When You're Producing Great Branded Content, Take Credit for It
As interest in content marketing swelled over the past few years, old-schoolers have struggled with the urge to turn out thinly disguised advertorials, or to spike helpful content with vinegary product placement. Transparency is something they have tried to avoid.
But this approach doesn't work well in a world ruled by the social-media-empowered masses. We saw a number of early brand publishers burn money on self-centered social campaigns with very thin content. Smart brands like Mint and American Express acted less selfishly, creating content that people loved.
Many marketers and publishers argue that native ads should look as much like editorial content as possible, with the brand identified at most by a small text disclosure at the top of a page or an icon in the footer. But some think brand-sponsored content should contain design traits like different fonts and backgrounds that tell consumers who's behind the content.
The Federal Trade Commission is considering whether to force transparency standards on brand publishers, to protect readers from being deceived. But, regardless of what the regulators decide, those who argue against transparency are shooting themselves in the foot. Here's why.
It doesn't matter how good branded content is if the brand doesn't get the credit. A brand should proudly claim the stories it sponsors. If our branded content is worthwhile and ethical, how do we expect to build relationships as anonymous benefactors?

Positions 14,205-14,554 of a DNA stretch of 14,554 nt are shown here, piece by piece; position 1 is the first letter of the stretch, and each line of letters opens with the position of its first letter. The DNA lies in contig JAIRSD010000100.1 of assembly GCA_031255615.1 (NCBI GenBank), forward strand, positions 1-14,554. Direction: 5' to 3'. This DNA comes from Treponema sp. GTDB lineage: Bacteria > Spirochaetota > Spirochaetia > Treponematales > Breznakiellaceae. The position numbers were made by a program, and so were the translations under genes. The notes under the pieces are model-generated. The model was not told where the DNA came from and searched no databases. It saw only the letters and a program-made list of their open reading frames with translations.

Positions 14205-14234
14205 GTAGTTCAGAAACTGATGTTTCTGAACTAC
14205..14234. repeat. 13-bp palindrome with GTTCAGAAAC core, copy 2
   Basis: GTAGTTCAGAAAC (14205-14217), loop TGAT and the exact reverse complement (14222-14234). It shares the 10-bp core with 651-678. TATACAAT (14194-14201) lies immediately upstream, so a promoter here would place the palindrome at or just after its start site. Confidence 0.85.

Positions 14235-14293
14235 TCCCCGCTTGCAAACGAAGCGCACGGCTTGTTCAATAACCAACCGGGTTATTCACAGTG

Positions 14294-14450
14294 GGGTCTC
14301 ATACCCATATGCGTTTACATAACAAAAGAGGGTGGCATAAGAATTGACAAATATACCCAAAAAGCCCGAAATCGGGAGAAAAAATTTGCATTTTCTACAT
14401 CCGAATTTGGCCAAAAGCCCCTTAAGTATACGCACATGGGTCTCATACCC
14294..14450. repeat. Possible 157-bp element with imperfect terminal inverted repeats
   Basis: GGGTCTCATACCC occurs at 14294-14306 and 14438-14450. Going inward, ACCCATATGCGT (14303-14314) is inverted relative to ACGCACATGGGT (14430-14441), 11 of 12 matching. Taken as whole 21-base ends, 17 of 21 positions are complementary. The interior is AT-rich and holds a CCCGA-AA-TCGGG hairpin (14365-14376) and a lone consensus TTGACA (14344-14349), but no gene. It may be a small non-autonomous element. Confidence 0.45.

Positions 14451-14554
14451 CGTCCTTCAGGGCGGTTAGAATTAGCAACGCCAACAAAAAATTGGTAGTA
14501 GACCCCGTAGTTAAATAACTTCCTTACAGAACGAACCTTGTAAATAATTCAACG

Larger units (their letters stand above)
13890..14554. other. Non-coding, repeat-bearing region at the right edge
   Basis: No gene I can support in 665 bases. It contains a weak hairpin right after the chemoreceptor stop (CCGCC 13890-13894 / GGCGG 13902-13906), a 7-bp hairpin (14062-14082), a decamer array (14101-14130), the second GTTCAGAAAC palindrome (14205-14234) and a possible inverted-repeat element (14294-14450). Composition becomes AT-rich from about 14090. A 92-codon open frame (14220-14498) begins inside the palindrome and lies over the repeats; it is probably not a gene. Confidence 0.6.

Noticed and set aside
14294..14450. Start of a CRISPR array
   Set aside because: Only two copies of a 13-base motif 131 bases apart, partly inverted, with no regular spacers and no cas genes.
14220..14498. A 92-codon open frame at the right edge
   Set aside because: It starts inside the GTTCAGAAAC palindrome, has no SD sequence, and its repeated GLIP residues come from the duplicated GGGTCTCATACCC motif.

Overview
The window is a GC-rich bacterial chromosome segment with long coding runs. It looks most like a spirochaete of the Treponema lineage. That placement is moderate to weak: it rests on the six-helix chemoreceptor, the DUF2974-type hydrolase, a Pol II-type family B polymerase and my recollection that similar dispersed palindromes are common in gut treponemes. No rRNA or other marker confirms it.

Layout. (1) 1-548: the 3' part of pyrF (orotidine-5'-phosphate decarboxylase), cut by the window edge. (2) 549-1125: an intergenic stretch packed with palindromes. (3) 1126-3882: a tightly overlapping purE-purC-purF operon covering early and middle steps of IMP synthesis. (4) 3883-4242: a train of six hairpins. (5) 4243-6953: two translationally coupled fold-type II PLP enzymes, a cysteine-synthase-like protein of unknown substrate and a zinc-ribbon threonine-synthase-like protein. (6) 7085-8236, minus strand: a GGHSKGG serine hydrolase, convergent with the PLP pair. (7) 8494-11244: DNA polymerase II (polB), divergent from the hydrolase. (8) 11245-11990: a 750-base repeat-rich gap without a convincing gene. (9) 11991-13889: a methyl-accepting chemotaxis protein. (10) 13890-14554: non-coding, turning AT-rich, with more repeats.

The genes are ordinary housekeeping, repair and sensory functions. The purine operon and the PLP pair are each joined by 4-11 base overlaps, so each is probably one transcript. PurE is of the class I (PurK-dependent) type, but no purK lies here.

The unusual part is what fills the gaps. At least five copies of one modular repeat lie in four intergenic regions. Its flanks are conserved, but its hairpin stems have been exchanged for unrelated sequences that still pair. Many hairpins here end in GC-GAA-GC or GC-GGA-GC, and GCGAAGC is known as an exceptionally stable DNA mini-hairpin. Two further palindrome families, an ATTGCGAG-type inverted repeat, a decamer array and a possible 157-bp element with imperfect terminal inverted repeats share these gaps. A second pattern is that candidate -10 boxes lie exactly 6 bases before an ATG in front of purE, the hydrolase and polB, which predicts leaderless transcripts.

One of my favorite branded-content properties is the online magazine DarkRye.com; however, the brand behind it, Whole Foods, gets little credit for the fantastic stories it offers. Similarly, many media companies that offer sponsored posts do their advertisers a disservice by essentially selling banner space around those posts instead of boldly insisting that brands put their name on that content.
Consumers don't have a problem with heavily branded content, as long as the content is good. The largest action-sports publisher in the world is an energy-drink brand. Red Bull Media House is a revenue factory that creates loyalty and relationships across the globe. Sports fanatics have no problem with the fact that Red Bull's content comes from a brand.
American Express's OpenForum.com, with millions of visitors each month, is proof that readers will come to content even if heavily branded, so long as it's good. In light of this and other such success stories, the fear of being branded seems quite silly. Indeed, the $200-million box office hit that is "The Lego Movie" shows that heavily branded content can be some of the most desired.
The less you hide, the better you look. In the early days of Twitter, brands like JetBlue gained massive loyalty by behaving in surprisingly un-brand-like ways. JetBlue contacted travelers who'd had bad experiences over the Internet, bending over backward to help them, and in doing so turned angry customers into lifelong advocates. Part of that is because people didn't expect the brand to act that way.
Brands that produce amazing content are likely to produce extra delight among consumers because they're not expected to. Chipotle's boldly branded Scarecrow campaign, which produced millions of views and downloads for Chipotle's branded app, and its new Hulu series, "Farmed and Dangerous," are excellent examples of this. I think we'll start to see more and more brands do high-production value stuff like this, and people will appreciate the transparency.
The choice should not be, "Should we hide?" but instead, "Does this help the user more than it helps us?" Wonderfactory Creative Director Joe McCambley has argued that brands should be proud to see their brands on their content. Indeed, they should demand to.